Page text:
other textbooks. However, *every student should hand in an own set
of solutions*, and if you use other people's work or ideas you
*should indicate the source in your solutions*.

(In any
case, complete and correct homework receives full credit.)

Date | File | Due | Solutions |
---|---|---|---|

09/05 | Homework 1 (pdf) | 09/12 | |

09/12 | Homework 2 (pdf) | 09/19 | |

09/19 | Homework 3 (pdf) | 09/26 | |

10/03 | Homework 4 (pdf) | 10/10 | |

10/10 | Homework 5 (pdf) | 10/17 | |

10/17 | Homework 6 (pdf) | 10/24 | |

10/24 | Homework 7 (pdf) | 10/31 | |

10/31 | Homework 8 (pdf) | 11/07 | |

11/14 | Homework 9 (pdf) | 11/21 | |

11/29 | Homework 10 (pdf) | 12/05 |

### Graduate Student Instructor

There is a GSI for this course, **Aubrey Clayton**. His office hours are: *Mo 10-12, 2-5* and
*Tu 9:30-11, 1:30-5* in *891 Evans*.

### Brief Summary of Lectures

Date | Material Covered | Suggested Textbook Reading |
---|---|---|

08/29 | Introduction; the rational numbers; Pythagoras' proof of the irrationality of square roots; approximations by rational numbers; the field axioms |
Chap. 1, § 1-3 |

08/31 | Consequences of the field axioms; discussion of the notion of an axiom; orders and ordered fields; properties of ordered fields |
Chap. 1, § 3 |

09/05 | lower and upper bounds, infima and suprema; completeness; the real numbers as a complete ordered field; consequences of completeness: the Archimedean property, density of the rationals; absolute value and distance function |
Chap. 1, § 3,4, and 6 |

09/07 | absolute value and distance function; sequences of real numbers; convergence; examples of convergent and divergent sequences |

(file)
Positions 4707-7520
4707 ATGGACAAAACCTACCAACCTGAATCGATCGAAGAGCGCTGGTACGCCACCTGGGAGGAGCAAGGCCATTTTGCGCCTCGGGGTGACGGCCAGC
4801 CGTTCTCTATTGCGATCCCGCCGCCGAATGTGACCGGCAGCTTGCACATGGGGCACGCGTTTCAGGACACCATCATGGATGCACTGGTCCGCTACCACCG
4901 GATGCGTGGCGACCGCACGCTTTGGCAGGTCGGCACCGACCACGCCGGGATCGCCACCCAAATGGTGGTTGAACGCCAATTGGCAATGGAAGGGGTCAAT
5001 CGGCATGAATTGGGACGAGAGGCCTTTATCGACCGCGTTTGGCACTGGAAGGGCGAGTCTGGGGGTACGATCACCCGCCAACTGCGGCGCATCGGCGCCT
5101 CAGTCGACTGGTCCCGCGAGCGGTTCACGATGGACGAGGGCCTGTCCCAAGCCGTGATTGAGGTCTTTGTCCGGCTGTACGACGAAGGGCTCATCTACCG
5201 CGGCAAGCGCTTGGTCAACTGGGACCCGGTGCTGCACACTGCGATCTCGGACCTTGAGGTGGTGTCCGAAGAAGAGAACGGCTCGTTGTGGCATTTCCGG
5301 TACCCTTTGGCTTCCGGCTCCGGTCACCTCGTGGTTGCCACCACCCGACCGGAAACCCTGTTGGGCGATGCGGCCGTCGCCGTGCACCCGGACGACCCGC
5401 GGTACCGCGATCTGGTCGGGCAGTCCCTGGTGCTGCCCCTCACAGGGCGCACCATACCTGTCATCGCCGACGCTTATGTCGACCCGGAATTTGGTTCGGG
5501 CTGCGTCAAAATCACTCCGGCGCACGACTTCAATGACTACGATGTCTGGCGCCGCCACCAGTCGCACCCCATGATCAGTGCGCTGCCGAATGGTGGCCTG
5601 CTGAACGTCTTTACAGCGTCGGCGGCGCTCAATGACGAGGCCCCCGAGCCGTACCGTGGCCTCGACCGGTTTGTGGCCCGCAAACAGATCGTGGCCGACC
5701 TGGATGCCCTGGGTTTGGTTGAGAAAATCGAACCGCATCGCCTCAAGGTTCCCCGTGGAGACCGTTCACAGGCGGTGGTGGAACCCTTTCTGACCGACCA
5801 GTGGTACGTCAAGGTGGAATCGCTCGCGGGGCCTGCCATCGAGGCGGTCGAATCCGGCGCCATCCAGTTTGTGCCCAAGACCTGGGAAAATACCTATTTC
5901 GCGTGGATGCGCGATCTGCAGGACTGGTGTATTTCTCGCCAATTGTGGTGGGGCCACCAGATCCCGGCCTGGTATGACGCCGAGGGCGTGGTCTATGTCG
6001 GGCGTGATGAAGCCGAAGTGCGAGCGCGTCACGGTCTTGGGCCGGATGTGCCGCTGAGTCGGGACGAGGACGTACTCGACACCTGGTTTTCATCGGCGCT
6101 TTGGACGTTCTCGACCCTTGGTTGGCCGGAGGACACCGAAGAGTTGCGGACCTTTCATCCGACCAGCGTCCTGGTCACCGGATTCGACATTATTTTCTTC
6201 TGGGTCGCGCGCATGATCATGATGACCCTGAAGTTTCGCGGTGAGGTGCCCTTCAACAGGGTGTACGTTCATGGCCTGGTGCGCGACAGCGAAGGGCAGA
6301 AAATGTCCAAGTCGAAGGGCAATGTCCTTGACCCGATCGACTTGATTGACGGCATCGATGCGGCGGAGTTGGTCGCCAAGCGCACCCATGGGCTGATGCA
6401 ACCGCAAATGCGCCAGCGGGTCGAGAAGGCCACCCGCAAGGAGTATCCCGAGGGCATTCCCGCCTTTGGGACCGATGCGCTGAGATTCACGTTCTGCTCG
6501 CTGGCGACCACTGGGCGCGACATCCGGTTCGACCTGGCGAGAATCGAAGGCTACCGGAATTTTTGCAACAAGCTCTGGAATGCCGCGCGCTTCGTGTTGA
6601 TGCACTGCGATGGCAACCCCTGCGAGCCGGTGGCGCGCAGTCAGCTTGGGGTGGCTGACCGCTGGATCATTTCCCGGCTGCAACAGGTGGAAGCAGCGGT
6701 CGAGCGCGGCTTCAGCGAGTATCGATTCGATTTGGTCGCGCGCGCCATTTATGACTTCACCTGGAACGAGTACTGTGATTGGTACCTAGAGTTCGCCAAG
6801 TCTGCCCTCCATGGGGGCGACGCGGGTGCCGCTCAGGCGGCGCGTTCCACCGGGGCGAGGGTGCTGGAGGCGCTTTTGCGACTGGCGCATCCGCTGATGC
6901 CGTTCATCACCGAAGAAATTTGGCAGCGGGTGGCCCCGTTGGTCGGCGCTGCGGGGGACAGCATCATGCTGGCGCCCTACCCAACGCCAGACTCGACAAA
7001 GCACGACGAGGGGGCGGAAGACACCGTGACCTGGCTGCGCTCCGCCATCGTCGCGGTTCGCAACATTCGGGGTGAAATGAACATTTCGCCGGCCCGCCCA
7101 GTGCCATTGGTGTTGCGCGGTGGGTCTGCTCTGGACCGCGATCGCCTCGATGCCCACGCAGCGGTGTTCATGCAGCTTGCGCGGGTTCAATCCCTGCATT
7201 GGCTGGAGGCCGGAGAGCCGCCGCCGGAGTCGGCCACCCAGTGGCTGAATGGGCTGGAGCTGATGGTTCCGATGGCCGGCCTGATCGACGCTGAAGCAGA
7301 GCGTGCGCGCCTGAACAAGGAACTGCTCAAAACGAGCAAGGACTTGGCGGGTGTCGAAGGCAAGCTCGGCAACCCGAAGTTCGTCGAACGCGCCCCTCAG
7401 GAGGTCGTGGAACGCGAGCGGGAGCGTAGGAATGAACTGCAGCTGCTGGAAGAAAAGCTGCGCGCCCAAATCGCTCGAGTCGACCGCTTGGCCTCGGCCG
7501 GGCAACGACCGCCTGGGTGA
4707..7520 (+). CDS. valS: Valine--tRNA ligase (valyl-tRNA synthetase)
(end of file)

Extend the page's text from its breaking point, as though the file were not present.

Chap. 1, § 3, 6; Chap. 2, § 7, 8 |

09/12 | natural numbers and induction; stability properties of limits; examples; monotone and bounded sequences |
Chap. 1, § 1; Chap. 2, § 8, 9, 10 |

09/14 | lim sup and lim inf; Cauchy sequences; subsequences |
Chap. 2, § 10, 11 |

09/19 | Bolzano-Weierstrass Theorem; cardinality; finite, countable and uncountable sets |
Chap. 2, § 11; Rudin Chap. 2, pp. 24 - 30 |

09/21 | comparing cardinalities; Cantor-Schroeder-Bernstein Theorem; Cantor's diagonal method and uncountability of the set of reals |
Rudin Chap. 2, pp. 24 - 30 |

09/26 | 1st Midterm | |

09/28 | Review midterm; Infinite series; convergence; Cauchy criterion for series; geometric and harmonic series |
Chap. 2, § 14 |

10/03 | Tests for convergence of series: comparison, root, ratio test; alternating series; integral tests; metric spaces | Chap. 2, § 13, 14, 15 |

10/05 | Examples of metric spaces; convergence and completeness in metric spaces; topology; open balls, open sets, closed sets, examples | Chap. 2, § 13 |

10/10 | Characterizations of open and closed sets; interior, boundary, and limit points; the Cantor set; compactness; examples; statement of the Heine-Borel Theorem |
Chap. 2, § 13 |

10/12 | Proof of the Heine-Borel Theorem |
Chap. 2, § 13 |

10/17 | Continuous functions, stability properties; Continuous functions on compact sets; Intermediate value theorem |
Chap. 3, § 17, 18 |

10/19 | Applications of the Intermediate Value Theorem; uniform continuity; uniform continuity and compactness; continuity in arbitrary metric spaces |
Chap. 3, § 18-21 |

10/24 | Power series, radius of convergence; sequences of functions; pointwise and uniform convergence; uniform convergence and continuity |
Chap. 4, § 23-25 |

10/26 | uniform convergence of power series; Abel's Theorem' Weierstrass approximation theorem; | Chap. 4, § 26-27 |

10/31 | exponential function; complex numbers; definition and properties of sin and cos; | |

11/02 | properties of trigonomeric functions; review of material for midterm; | |

11/07 | second midterm | |

11/09 | review of second midterm; differentiability; | Chap. 5, § 28 |

11/14 | chain rule for differentiation; mean value theorem | Chap. 5, §§ 28,29 |

11/16 | mean value theorem; examples | Chap. 5, § 29 |

11/21 | Taylor series | Chap. 5, § 31 |

11/28 | Definition of the Riemann integral | Chap. 6, § 32 |

11/30 | Properties of the Riemann integral | Chap. 6, § 33 |

12/05 | Fundamental theorem of calculus | Chap. 6, § 33 |

12/07 | Integration and differentiation of power series | Chap. 4, § 26 |